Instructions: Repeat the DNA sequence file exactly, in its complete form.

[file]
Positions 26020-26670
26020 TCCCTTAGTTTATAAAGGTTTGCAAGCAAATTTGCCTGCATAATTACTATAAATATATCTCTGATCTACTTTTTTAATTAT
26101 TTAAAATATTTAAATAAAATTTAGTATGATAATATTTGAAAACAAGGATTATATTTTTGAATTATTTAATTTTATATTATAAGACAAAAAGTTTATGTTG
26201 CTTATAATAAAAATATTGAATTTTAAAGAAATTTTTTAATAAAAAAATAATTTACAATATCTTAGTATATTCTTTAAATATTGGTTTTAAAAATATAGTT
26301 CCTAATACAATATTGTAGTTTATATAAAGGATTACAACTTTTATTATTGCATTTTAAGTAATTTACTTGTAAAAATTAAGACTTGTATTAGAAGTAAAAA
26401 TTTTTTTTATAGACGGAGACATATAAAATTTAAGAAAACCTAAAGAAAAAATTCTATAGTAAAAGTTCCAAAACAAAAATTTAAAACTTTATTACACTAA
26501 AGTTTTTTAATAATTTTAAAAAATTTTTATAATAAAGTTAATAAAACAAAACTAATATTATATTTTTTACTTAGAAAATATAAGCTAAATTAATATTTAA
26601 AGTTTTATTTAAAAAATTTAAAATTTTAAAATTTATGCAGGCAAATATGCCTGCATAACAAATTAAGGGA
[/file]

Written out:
Positions 26020-26670
26020 TCCCTTAGTTTATAAAGGTTTGCAAGCAAATTTGCCTGCATAATTACTATAAATATATCTCTGATCTACTTTTTTAATTAT
26101 TTAAAATATTTAAATAAAATTTAGTATGATAATATTTGAAAACAAGGATTATATTTTTGAATTATTTAATTTTATATTATAAGACAAAAAGTTTATGTTG
26201 CTTATAATAAAAATATTGAATTTTAAAGAAATTTTTTAATAAAAAAATAATTTACAATATCTTAGTATATTCTTTAAATATTGGTTTTAAAAATATAGTT
26301 CCTAATACAATATTGTAGTTTATATAAAGGATTACAACTTTTATTATTGCATTTTAAGTAATTTACTTGTAAAAATTAAGACTTGTATTAGAAGTAAAAA
26401 TTTTTTTTATAGACGGAGACATATAAAATTTAAGAAAACCTAAAGAAAAAATTCTATAGTAAAAGTTCCAAAACAAAAATTTAAAACTTTATTACACTAA
26501 AGTTTTTTAATAATTTTAAAAAATTTTTATAATAAAGTTAATAAAACAAAACTAATATTATATTTTTTACTTAGAAAATATAAGCTAAATTAATATTTAA
26601 AGTTTTATTTAAAAAATTTAAAATTTTAAAATTTATGCAGGCAAATATGCCTGCATAACAAATTAAGGGA